RIT team prepares for virtual cyber defense national championship

Cybersecurity students to defend against attackers in new ways May 22-23

RIT’s collegiate cyber defense team has been practicing remotely and they are prepared to represent the university at the national championships May 22–23.

RIT’s cyber defense team is getting a first-hand look at the challenges of socially distanced business operations, as they prepare for a new format of the National Collegiate Cyber Defense Competition (CCDC).

The annual championship is part of the nation’s largest college-level cyber defense competition, an extracurricular event that helps to train the next generation of cybersecurity experts.

However, in response to the COVID-19 pandemic, teams will have to compete without physically gathering together May 22–23. This is the first time that the national competition will be held completely virtually—although other CCDC events have been virtual in the past.

“That’s going to make it more difficult for teams to coordinate things like incident response,” said Dwayne Williams, director of NCCDC. “Being able to work with and communicate with your other team members without physically gathering is a new challenge for the National Championship, but it perfectly reflects the current business environment.”

Throughout the evolving COVID-19 situation, RIT’s team has been practicing using Discord and are working on ways to update their game plan for the new remote format of the competition. Jack McKenna, captain of the RIT team, said that everyone has been working hard to practice, especially as some students begin their jobs and balance family obligations.

“I expect that with the virtual environment some things like transferring information between teammates will become easier, as we’re allowed to use communications channels that Red-Team doesn’t have access too,” said McKenna, a fourth-year computing security student from Saint Paul, Minn. “However, I anticipate most of the competition will be more challenging as we are no longer able to access systems physically.”

RIT’s cyber defense team is a perennial contender at the regional and national competitions. The Tigers placed third at nationals last year and won in 2013. RIT received an automatic berth to the 2020 nationals after winning the virtual Northeast regional competition in March.

Other regional winners competing for this year’s national title include University of Central Florida, University of Maryland Baltimore County, DePaul University, University of Washington Seattle, Red Rocks Community College, Kennesaw State University, University of Tulsa, Stanford University and University of Virginia.

The cyber defense competition gives student teams the opportunity to assume responsibility for the information technology operations of a simulated organization, allowing them to apply cyber defense skills in a real-world scenario.

For the competition, a group of industry professionals from government and companies—called the red team—is assigned to break into computer networks to exploit information from a mock organization. Teams of students are “hired” by the organization to prevent that information theft from occurring.

NCCDC organizers worked to virtualize all the core components of this year’s competition and said that all the major elements of the NCCDC will still be there. 

“Teams will still get their network to defend, they will have to maintain services, they will have to respond to business tasks and they will have to defend against the live Red Team just like they always do,” said Williams. “We’re even sending out the typical attendee swag to the competitors.”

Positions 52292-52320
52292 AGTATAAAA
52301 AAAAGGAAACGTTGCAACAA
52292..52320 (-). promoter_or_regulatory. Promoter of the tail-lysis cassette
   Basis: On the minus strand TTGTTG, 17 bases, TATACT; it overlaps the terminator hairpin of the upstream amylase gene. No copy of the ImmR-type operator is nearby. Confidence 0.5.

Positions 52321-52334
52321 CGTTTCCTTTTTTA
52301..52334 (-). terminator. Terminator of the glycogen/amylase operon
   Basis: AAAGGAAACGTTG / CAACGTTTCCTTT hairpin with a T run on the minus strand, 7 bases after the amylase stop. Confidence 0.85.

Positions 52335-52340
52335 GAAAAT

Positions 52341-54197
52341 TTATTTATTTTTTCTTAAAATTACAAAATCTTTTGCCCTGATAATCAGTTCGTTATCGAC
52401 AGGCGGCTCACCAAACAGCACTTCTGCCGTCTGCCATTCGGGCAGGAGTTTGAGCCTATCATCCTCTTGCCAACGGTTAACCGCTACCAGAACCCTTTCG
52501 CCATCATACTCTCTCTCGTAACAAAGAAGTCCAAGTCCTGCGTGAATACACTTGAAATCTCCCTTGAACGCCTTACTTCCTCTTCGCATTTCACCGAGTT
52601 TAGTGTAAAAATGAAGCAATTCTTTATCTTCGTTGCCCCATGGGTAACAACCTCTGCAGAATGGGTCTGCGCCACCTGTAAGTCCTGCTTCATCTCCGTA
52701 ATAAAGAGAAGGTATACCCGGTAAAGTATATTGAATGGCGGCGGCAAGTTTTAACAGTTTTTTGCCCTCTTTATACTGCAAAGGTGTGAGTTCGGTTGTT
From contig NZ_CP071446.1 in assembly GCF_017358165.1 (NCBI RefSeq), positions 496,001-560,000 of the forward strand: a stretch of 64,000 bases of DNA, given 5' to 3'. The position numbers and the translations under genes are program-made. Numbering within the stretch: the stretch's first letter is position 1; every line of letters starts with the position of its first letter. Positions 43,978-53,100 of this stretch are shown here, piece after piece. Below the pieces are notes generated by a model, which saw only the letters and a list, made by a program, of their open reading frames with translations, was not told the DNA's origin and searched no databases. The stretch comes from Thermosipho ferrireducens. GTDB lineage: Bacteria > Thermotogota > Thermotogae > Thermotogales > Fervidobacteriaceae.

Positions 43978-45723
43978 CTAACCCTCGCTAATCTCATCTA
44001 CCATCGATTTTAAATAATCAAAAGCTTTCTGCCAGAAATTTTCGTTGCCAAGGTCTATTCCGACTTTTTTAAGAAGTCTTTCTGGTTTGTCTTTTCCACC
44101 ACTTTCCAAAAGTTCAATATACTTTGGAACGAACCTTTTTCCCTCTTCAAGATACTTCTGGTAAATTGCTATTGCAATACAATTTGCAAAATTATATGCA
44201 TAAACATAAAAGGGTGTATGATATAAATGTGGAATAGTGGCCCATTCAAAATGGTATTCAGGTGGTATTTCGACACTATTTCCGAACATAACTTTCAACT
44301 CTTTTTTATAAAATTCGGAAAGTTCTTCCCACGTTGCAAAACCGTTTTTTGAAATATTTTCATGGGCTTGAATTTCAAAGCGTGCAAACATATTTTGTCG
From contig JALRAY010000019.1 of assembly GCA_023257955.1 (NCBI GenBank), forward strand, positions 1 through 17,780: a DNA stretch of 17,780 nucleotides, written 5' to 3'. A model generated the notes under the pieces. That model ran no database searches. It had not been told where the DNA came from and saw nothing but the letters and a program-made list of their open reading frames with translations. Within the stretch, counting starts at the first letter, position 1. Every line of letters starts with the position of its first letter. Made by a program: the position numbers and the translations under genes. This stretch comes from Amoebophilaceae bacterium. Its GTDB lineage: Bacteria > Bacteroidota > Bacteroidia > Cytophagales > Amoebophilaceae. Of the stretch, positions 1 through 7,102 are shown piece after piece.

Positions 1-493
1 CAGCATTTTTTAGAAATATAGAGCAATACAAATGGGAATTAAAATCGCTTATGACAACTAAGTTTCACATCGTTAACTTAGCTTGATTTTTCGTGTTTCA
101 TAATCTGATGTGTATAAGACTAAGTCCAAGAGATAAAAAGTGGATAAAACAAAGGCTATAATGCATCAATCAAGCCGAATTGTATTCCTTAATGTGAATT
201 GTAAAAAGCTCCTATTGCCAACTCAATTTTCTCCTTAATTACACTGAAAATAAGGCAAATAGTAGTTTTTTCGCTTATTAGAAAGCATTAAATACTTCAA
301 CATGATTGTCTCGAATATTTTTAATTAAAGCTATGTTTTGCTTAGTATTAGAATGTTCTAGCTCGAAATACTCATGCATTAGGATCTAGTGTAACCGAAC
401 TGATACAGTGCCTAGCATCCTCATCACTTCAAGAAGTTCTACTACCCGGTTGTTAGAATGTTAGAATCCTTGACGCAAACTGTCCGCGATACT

Sean Newman, co-captain of the RIT team, said that he enjoys these cybersecurity competitions because they provide a unique opportunity to test his knowledge of operating and securing computers.

“It could be easy to do something in a lab environment with plenty of time and resources,” said Newman, a fourth-year computing security student from Fairfax, Va. “Doing the same thing with a rapidly-approaching deadline and lots of stress can be really difficult — and I think it can be fun to work under that pressure.”

Simon Buchheit, a third-year computing security student, also sees a benefit in the amount of material that students learn during the engagement.

“Even the most seasoned competitors finish a competition having learned something new,” said Buchheit, who is from Marysville, Ohio. “I find this to be extremely important because information security at its core, is a constantly changing and evolving field.”

The RIT student team is made up of computing security majors McKennaNewmanBuchheitAli Alamri, a fourth-year student from Saudi Arabia; Adriano DeCastro, a fourth-year student from Stonington, Conn.; Robert Gray, a second-year student from Canandaigua, N.Y.; Connor Shade, a fourth-year student from Jersey Shore, Pa.; Mohammed Alshehri, a third-year student from Saudi Arabia; Daniel Szafran, a third-year student from Colrain, Mass.; and Phillip Babey, a second-year student from Newark Valley, N.Y. Alternate team members include Ella Daugherty, a first-year student from San Diego, and Craig Gebo, a second-year student from Rochester, N.Y.

The RIT team is coached by Bill Stackpole, professor in RIT’s Department of Computing Security, and assistant coach Justin Pelletier, director of the GCI Cyber Range and Training Center.

In 2021, RIT will host the Northeast regional competition (NECCDC) in the new three-story Global Cybersecurity Institute (GCI) facility. RIT is creating the GCI to help address the global cybersecurity crisis and critical workforce needs by conducting groundbreaking research, education and professional training and development.

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